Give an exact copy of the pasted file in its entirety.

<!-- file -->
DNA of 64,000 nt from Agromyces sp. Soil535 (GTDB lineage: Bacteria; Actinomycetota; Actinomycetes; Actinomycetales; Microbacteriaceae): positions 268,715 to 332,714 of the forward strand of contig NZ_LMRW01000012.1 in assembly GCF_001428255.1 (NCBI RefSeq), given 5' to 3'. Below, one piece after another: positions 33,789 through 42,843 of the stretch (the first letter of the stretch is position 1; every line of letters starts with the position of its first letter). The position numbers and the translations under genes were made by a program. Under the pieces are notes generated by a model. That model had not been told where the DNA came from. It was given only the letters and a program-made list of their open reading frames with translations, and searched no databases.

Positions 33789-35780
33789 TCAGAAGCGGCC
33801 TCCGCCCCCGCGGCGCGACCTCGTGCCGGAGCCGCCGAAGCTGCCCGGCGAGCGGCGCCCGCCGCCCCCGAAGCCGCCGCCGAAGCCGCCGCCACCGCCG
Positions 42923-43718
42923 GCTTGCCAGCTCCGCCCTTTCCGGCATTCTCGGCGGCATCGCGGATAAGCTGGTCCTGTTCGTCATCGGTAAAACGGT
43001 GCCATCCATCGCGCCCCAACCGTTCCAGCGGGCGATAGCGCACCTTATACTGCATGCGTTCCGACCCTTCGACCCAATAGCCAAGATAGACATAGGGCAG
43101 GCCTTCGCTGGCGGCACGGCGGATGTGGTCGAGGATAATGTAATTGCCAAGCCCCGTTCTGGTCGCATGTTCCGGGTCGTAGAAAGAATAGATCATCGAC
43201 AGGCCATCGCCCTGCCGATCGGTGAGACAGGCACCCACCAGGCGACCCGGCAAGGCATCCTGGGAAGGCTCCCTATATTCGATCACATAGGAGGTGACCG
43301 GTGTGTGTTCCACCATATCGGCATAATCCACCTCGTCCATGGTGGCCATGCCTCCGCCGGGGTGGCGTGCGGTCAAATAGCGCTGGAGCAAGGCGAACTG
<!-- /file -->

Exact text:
DNA of 64,000 nt from Agromyces sp. Soil535 (GTDB lineage: Bacteria; Actinomycetota; Actinomycetes; Actinomycetales; Microbacteriaceae): positions 268,715 to 332,714 of the forward strand of contig NZ_LMRW01000012.1 in assembly GCF_001428255.1 (NCBI RefSeq), given 5' to 3'. Below, one piece after another: positions 33,789 through 42,843 of the stretch (the first letter of the stretch is position 1; every line of letters starts with the position of its first letter). The position numbers and the translations under genes were made by a program. Under the pieces are notes generated by a model. That model had not been told where the DNA came from. It was given only the letters and a program-made list of their open reading frames with translations, and searched no databases.

Positions 33789-35780
33789 TCAGAAGCGGCC
33801 TCCGCCCCCGCGGCGCGACCTCGTGCCGGAGCCGCCGAAGCTGCCCGGCGAGCGGCGCCCGCCGCCCCCGAAGCCGCCGCCGAAGCCGCCGCCACCGCCG
Positions 42923-43718
42923 GCTTGCCAGCTCCGCCCTTTCCGGCATTCTCGGCGGCATCGCGGATAAGCTGGTCCTGTTCGTCATCGGTAAAACGGT
43001 GCCATCCATCGCGCCCCAACCGTTCCAGCGGGCGATAGCGCACCTTATACTGCATGCGTTCCGACCCTTCGACCCAATAGCCAAGATAGACATAGGGCAG
43101 GCCTTCGCTGGCGGCACGGCGGATGTGGTCGAGGATAATGTAATTGCCAAGCCCCGTTCTGGTCGCATGTTCCGGGTCGTAGAAAGAATAGATCATCGAC
43201 AGGCCATCGCCCTGCCGATCGGTGAGACAGGCACCCACCAGGCGACCCGGCAAGGCATCCTGGGAAGGCTCCCTATATTCGATCACATAGGAGGTGACCG
43301 GTGTGTGTTCCACCATATCGGCATAATCCACCTCGTCCATGGTGGCCATGCCTCCGCCGGGGTGGCGTGCGGTCAAATAGCGCTGGAGCAAGGCGAACTG